According to a report from the Pioneer Institute, new methods used by charter schools in Massachusetts are seeing results that allow their students to achieve higher levels of success.
Great Teachers are Not Born, They are Made: Case Study Evidence from Massachusetts Charters, looked into five successful charter schools in the state that have built a faculty of highly trained and effective teachers.
Education researcher and writer Cara Stillings Candal discovered that the schools that are the most effective take advantage of their capability to not need to follow state laws pertaining to public schools. Charters can obtain high quality teachers without needing to worry about teacher tenure. In addition, these schools look more closely at an employee’s educational background, how they fit in with the school’s mission, as well as how a candidate will help the school to succeed, rather than if they hold a license.
“They didn’t say things like ‘We don’t want certified teachers,’ or ‘We don’t want teachers coming from a traditional background,'” said Candal. “Instead, what they said was, ‘I don’t care where people are coming from. I want to hire really smart folks and make sure they’re bought in to the way we think about things.'”
The study also found that successful charter schools in the state tailor their professional development to include evaluations that have specific feedback, in addition to having clear ideas concerning how to retain high quality teachers.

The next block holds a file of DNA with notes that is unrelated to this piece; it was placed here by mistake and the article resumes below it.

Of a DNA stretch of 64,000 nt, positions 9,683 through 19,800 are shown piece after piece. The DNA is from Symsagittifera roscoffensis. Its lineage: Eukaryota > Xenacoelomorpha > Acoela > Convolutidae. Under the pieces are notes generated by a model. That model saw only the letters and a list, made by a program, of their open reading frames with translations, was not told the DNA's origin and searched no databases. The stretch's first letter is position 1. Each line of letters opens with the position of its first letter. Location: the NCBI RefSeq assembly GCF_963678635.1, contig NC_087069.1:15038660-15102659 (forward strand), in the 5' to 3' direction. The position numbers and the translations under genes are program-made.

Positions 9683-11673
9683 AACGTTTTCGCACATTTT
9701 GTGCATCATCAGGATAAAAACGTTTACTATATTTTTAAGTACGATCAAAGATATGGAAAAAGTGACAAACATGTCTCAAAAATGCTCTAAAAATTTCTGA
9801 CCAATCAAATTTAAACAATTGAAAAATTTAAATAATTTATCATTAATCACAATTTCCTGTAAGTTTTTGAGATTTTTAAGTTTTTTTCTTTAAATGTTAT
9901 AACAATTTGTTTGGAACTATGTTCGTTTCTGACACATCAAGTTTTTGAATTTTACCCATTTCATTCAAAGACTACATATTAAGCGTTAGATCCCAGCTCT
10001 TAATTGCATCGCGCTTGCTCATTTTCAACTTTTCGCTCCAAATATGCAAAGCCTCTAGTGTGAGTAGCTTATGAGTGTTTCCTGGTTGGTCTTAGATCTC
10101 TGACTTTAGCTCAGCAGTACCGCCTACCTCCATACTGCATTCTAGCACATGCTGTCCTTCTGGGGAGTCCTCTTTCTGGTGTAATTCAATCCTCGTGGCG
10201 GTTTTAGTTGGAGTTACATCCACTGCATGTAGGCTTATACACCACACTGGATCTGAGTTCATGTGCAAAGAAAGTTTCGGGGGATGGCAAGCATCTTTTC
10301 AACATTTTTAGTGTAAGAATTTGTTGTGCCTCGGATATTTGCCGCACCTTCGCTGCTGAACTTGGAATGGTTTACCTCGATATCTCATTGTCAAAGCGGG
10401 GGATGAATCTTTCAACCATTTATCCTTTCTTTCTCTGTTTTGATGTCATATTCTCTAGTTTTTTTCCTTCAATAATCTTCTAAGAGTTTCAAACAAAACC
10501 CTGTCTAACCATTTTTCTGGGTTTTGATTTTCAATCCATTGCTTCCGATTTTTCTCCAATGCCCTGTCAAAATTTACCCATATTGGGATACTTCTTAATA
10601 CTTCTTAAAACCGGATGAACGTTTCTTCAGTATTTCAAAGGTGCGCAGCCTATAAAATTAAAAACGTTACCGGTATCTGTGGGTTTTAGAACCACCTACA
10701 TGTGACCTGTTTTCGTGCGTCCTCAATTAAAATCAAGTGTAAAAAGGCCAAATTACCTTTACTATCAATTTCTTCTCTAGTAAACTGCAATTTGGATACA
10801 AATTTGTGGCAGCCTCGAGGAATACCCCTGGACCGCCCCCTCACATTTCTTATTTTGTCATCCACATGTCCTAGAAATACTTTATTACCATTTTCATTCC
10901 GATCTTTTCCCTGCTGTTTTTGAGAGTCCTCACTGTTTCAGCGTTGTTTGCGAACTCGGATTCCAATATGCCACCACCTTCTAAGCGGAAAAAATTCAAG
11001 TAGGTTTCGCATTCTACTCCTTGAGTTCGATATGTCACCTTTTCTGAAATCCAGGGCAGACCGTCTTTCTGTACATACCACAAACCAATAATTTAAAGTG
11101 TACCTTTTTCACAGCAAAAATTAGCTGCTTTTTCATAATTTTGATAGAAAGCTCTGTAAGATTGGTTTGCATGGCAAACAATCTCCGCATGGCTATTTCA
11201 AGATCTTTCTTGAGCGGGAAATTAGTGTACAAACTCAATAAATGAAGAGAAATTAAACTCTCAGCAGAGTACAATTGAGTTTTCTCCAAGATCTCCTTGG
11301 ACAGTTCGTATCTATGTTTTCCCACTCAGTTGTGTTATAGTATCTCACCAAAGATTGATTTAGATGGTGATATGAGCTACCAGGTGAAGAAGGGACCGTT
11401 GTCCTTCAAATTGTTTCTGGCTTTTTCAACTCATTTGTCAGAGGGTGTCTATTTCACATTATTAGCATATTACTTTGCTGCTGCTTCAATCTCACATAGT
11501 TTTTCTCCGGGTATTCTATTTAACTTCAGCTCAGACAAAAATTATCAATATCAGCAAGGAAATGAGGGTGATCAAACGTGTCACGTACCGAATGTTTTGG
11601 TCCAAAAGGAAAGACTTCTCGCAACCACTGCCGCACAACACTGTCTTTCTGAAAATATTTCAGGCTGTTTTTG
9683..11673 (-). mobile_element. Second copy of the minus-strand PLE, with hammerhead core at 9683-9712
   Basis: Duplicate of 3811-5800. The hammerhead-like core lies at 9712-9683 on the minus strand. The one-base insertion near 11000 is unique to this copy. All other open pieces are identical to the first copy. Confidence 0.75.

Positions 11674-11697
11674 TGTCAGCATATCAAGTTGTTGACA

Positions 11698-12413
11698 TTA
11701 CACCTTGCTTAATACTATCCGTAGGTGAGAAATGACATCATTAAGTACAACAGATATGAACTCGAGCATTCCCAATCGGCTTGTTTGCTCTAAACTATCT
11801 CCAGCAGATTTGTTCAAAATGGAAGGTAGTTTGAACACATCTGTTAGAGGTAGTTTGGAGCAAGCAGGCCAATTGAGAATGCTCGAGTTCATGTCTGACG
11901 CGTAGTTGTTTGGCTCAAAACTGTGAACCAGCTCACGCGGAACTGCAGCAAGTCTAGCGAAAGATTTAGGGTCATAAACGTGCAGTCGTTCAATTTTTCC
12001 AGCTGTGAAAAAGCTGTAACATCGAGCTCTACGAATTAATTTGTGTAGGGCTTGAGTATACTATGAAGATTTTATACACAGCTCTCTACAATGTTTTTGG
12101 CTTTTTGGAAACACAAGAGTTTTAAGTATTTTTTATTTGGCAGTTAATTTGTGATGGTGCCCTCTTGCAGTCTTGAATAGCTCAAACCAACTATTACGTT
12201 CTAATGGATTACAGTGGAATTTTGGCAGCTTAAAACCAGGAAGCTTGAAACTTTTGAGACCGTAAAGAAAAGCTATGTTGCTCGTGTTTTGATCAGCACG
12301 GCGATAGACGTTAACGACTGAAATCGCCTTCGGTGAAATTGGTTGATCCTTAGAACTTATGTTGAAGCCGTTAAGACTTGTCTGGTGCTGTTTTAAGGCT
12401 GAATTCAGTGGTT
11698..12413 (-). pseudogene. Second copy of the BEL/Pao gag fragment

While the study contends that reforms to the public school system in the state including licensure testing that focuses on both general and content-specific knowledge, requirements for continued teacher development, and teacher evaluations have all contributed to the increase in student achievement in the past 20 years, Candal said that policy leaders, school leaders and teachers across the state realize that qualifications do not necessarily make teachers more effective. She said that successful charter schools have increased student success rates through the creation of a teaching workforce that focuses more on strong academic records and subject matter expertise rather than focusing on experience with traditional approaches to education.
These schools also offer training to their teachers during their first year on the job. Teachers in their first year at charter schools in the state are closely watched to see how they interact with students and how they help the school overall.
The paper suggests that although the public school system in Massachusetts is one of the best in the nation, they could benefit from the tailored approach used at successful charter schools. Candal writes, “It may be time for Massachusetts to put less energy into designing bureaucratic hoops for prospective and experienced teachers to jump through and more energy into supporting educator preparation programs and schools to train and support teachers in different ways.”